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Influenza virus vaccine, trivalent (IIV3), split virus, 0.5 mL dosage, for intramuscular use

CPT4 code

Name of the Procedure:

Influenza Virus Vaccine, Trivalent (IIV3), Split Virus, 0.5 mL Dosage, for Intramuscular Use


The trivalent influenza virus vaccine (IIV3) is a flu shot administered intramuscularly to protect individuals against three strains of the influenza virus. This vaccine is given as a 0.5 mL injection, commonly in the upper arm.


The influenza vaccine aims to prevent the flu, a contagious respiratory illness causing mild to severe symptoms. It reduces the risk of flu-related complications, hospitalizations, and death, especially in vulnerable populations.


  • Individuals aged 6 months and older.
  • Those with chronic health conditions (e.g., asthma, diabetes).
  • Pregnant women.
  • Healthcare workers and others at high risk of flu exposure.
  • Elderly individuals (65 years and older).


  • No specific fasting required.
  • Wear clothing that allows easy access to the upper arm.
  • Inform healthcare providers of any medical conditions or allergies.
  • Review any current medications, especially blood thinners.
  • Diagnostic tests not generally required.

Procedure Description

  1. Pre-Injection: The healthcare provider will verify patient information and discuss any concerns.
  2. Positioning: The patient is usually seated or standing.
  3. Injection Site: The skin of the upper arm (deltoid muscle) is cleaned with an alcohol swab.
  4. Administration: Using a sterile needle, 0.5 mL of the IIV3 vaccine is injected into the muscle.
  5. Post-Injection: The site is observed for a few minutes to check for any immediate reactions.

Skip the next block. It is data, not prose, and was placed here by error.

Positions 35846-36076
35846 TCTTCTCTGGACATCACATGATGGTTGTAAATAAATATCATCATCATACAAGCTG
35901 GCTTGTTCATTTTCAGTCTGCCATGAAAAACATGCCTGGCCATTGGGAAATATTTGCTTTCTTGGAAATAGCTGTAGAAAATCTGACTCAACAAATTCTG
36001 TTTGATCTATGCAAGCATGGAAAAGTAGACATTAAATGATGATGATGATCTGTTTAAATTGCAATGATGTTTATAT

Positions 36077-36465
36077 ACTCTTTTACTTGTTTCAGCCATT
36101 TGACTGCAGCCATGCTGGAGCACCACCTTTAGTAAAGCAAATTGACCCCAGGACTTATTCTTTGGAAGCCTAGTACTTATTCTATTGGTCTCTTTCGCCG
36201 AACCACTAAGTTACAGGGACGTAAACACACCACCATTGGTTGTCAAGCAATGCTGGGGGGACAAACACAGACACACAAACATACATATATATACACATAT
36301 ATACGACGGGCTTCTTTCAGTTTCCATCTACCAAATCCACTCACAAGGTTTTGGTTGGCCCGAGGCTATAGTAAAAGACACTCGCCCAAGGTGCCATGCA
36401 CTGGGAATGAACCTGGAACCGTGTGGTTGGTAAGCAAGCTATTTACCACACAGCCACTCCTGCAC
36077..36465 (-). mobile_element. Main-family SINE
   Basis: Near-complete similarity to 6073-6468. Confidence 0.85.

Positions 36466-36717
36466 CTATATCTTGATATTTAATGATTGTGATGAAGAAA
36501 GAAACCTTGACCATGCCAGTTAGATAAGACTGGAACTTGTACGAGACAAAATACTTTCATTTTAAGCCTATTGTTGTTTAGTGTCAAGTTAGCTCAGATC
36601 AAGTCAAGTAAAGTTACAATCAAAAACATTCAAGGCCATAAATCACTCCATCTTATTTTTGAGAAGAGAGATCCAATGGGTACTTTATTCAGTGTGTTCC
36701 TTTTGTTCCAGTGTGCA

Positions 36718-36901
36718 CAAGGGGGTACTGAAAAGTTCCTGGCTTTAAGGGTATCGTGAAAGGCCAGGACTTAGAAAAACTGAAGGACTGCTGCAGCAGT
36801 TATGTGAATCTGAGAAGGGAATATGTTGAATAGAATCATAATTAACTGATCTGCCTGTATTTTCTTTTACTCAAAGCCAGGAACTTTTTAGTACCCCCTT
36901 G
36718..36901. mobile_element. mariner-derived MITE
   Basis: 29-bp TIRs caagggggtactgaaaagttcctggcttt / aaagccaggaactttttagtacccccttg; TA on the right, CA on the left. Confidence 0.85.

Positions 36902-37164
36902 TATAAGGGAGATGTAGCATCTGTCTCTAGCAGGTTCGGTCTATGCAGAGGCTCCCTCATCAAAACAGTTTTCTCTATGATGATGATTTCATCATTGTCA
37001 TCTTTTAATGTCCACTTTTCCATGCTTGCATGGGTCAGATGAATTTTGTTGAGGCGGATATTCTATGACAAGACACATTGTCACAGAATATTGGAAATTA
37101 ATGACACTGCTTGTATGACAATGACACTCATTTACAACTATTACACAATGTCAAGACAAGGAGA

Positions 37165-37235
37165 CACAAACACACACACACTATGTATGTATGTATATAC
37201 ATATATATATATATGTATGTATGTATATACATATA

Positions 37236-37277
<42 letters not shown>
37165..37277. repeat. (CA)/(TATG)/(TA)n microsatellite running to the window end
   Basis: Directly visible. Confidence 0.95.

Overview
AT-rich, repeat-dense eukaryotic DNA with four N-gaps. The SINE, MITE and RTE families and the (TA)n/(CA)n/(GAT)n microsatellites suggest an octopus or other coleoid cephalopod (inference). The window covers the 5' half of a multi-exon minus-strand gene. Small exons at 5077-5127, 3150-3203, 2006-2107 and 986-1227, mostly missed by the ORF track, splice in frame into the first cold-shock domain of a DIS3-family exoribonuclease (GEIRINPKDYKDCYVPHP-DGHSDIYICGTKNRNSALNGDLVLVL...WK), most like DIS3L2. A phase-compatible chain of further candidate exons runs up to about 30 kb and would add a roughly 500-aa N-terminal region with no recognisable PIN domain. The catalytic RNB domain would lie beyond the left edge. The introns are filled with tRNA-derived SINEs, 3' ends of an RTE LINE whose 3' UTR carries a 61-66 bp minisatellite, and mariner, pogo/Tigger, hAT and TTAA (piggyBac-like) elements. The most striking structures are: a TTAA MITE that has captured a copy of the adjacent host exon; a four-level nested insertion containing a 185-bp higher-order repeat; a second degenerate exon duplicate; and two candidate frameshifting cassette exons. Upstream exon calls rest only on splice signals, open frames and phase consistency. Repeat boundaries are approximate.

The vaccination process takes approximately 5-10 minutes.


Typically administered in a healthcare provider’s office, a clinic, a pharmacy, or a community health fair.


  • Administered by trained healthcare professionals such as nurses or pharmacists.

Risks and Complications

  • Common: Soreness, redness, or swelling at the injection site, mild fever, headache, or muscle aches.
  • Rare: Severe allergic reactions (anaphylaxis), Guillain-Barré syndrome.


  • Reduced risk of contracting the flu.
  • Decreased severity of symptoms if the flu is contracted.
  • Lowered risk of flu-related complications, especially in high-risk groups.
  • Benefits generally realized within two weeks of vaccination.


  • Minimal recovery required.
  • Monitor for side effects for a few days.
  • Normal activities can usually be resumed immediately.
  • Follow up with a healthcare provider if severe reactions occur.


  • Quadrivalent Influenza Vaccine (IIV4): Protects against four strains of the flu virus.
  • Live Attenuated Influenza Vaccine (LAIV): Nasal spray alternative, not suitable for everyone.
  • Antiviral Medications: Can be prescribed if the flu is contracted but do not prevent it.

Patient Experience

  • Mild discomfort at the injection site is common.
  • Some patients may experience a mild fever or muscle aches.
  • Pain management can include over-the-counter pain relievers like acetaminophen or ibuprofen.
  • Most side effects are mild and resolve within a few days.

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